Dr. David Neiman, a rabbi who proved that interfaith harmony is possible, made history in 1966 at Boston College when he apparently became the first Jewish theology professor at a Catholic university in the United States.
An archeologist as well as a scholar in the fields of Bible studies, Jewish history, and the relationship between the Church and the Jews, Dr. Neiman organized the Institute of Biblical Archeology at BC and conducted 10 archeological expeditions to Israel during his 25 years at the school.He continued to work for interfaith understanding well after his retirement from BC in 1991 and into his last illness.
Dr. Neiman, 82, the former rabbi at Temple Beth Zion in Brookline, died of cancer on Feb. 22 in Los Angeles, his home for the last five years. During that time, he made it possible, with the Rev. Donald Colhour, minister of the Wilshire Christian Church in Los Angeles, to have the church also serve as a temple for a combined congregation.
"God works in mysterious ways," Colhour said by phone. "The rabbi came along and he was referred to me. He had spent his life teaching Christians about Judaism. When we had services I would often have him come in and he would do prayers in Hebrew. Sometimes, when I was away, he would preside at the service for me. We did Easter and Passover together."
Dr. Neiman never let his scholarship get in the way of his humanity, friends said. Possessor of a stage-worthy baritone, he used to visit schools in Somerville and sing Mozart arias for the children. "He had a way of talking to the kindergarten children. They loved him," said Barbara Suhrstedt, a Somerville concert pianist who gave Dr. Neiman voice lessons and who used to bring some of her students into the schools. "He had so many experiences to talk to them about, like his time in Moscow when I was doing a school program about Russia."
Dr. Neiman's voice was also prized at Temple Beth Zion, where he had been not only the full-time rabbi, but served as cantor. "He basically carried the High Holidays himself," said Irwin A. Pless of Brookline, former temple president.
"Of all the rabbis I had anything to do with, David was the most erudite," Pless said. "You couldn't ask him anything about the Torah or about Jewish history that he didn't know. He would not only answer the question but put it in a historical context. It became a dialogue between him and the questioner. David was a born teacher."While Dr. Neiman was at the temple, Pless said, he made two extended trips to the former Soviet Union, the first to Moscow to teach Yiddish as a visiting professor and "then to Birobidzhan, in the Urals. Many Jews were sent there to establish a city in the wilderness and David went to be their rabbi."
Dr. Neiman was born in Novgorod-Seversk, Russia, in 1921. A year later, the family fled the Soviet Union for Constantinople and arrived in the United States in 1923. He was raised in Brooklyn, N.Y., "in a traditional Jewish family," said his daughter Rachel, of Israel.
He attended Boys High School in Brooklyn for three years and enrolled in City College of New York, graduating in 1940. At the same time, he enrolled in what was called the Herzliah Hebrew Academy in New York, where he continued his Jewish studies, earning a teacher's diploma in 1943.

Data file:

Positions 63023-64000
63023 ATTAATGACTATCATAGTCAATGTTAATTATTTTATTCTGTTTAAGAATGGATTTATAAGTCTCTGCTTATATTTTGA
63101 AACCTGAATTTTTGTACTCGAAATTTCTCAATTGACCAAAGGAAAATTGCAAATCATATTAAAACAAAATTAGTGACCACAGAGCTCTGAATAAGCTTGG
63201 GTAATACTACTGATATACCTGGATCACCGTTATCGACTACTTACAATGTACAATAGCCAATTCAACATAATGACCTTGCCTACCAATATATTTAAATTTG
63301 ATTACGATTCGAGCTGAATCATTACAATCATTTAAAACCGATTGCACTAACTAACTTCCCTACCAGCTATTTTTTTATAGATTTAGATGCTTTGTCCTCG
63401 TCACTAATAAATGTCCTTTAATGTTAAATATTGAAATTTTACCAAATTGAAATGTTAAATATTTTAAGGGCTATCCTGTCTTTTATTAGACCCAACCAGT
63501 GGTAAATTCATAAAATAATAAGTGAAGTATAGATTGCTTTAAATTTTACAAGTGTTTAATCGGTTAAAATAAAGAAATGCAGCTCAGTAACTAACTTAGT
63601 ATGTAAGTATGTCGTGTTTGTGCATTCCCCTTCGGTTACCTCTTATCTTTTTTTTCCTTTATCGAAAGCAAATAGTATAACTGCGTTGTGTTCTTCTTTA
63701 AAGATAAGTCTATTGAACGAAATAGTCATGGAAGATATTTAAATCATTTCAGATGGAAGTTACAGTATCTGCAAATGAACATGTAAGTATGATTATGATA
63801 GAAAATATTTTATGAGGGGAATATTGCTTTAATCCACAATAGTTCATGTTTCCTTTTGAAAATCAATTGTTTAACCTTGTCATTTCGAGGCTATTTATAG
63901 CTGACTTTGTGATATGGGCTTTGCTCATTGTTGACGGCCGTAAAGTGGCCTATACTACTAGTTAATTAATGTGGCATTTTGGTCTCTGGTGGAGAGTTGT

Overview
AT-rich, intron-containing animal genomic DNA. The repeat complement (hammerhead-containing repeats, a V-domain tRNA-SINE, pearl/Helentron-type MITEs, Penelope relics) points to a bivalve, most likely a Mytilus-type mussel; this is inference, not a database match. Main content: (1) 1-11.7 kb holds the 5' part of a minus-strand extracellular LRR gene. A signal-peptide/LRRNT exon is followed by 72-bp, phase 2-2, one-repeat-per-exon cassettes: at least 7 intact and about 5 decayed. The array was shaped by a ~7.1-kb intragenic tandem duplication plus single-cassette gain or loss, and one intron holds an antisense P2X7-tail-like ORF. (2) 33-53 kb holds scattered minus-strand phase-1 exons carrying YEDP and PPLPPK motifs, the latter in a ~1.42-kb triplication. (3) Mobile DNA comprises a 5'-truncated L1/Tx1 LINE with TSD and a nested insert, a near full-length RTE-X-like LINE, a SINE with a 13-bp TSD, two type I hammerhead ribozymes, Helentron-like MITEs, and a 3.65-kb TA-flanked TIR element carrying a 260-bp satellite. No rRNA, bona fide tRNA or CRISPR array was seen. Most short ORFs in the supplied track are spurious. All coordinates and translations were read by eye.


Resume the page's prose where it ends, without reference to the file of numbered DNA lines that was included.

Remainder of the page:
Music and dance were always a part of Dr. Neiman's life, his family said, and in his youth he occasionally danced with the Katherine Dunham Dance Troupe.
In 1950, he received his master's degree from the Oriental Institute of the University of Chicago, and five years later he earned his doctorate at Dropsie College for Hebrew and Cognate Learning in Philadelphia.
He began his teaching career at the New School for Social Research in New York in 1955. The next year, he founded in New York the Academy for Higher Jewish Learning, now known as the Academy for Jewish Religion.
In 1963, Dr. Neiman accepted the professorship of biblical studies at Brandeis University. He moved to BC three years later.
Dr. Neiman's wife, Israeli native Shulamith Dubno, a singer and guitarist, died in 1975 when their daughters were 10, 12, and 14. "He managed to get us through to adulthood," said his daughter Becky, of California. Dr. Neiman also became a good cook, revered for his kugel, or noodle pudding.
Five years ago, Dr. Neiman moved from Newton to Los Angeles to be close to his daughters. Though he was in his late 70s, Rina, his daughter, recalled that instead of relaxing, her father "got his resume together and started pounding the pavement looking for teaching opportunities." He got a teaching job at the University of Judaism and started writing another book -- on Jewish languages.
Last year, Dr. Neiman donated his library to Temple Valley Beth Shalom in Encino, Calif.
In Brookline, Dr. Neiman will be remembered as much for his common sense and sense of humor as for his intellect.
`'Once I asked him what the meaning of life was," said Mary Glickman of Brookline, his former secretary at Temple Beth Zion.
"He replied, `Well, life is a journey and we're all going to the same place and there's only one thing that makes it easier.' "I thought he was going to say the Torah, or faith and love," she said, "but his answer was, `a sense of humor.' "
In addition to his three daughters, he leaves two sisters, Sarah Kouffman of Boca Raton, Fla., and Debbie Schwartz of Boynton Beach, Fla.
Burial was in New Jersey and a memorial service was held in Los Angeles. A memorial service is planned for Boston in the fall.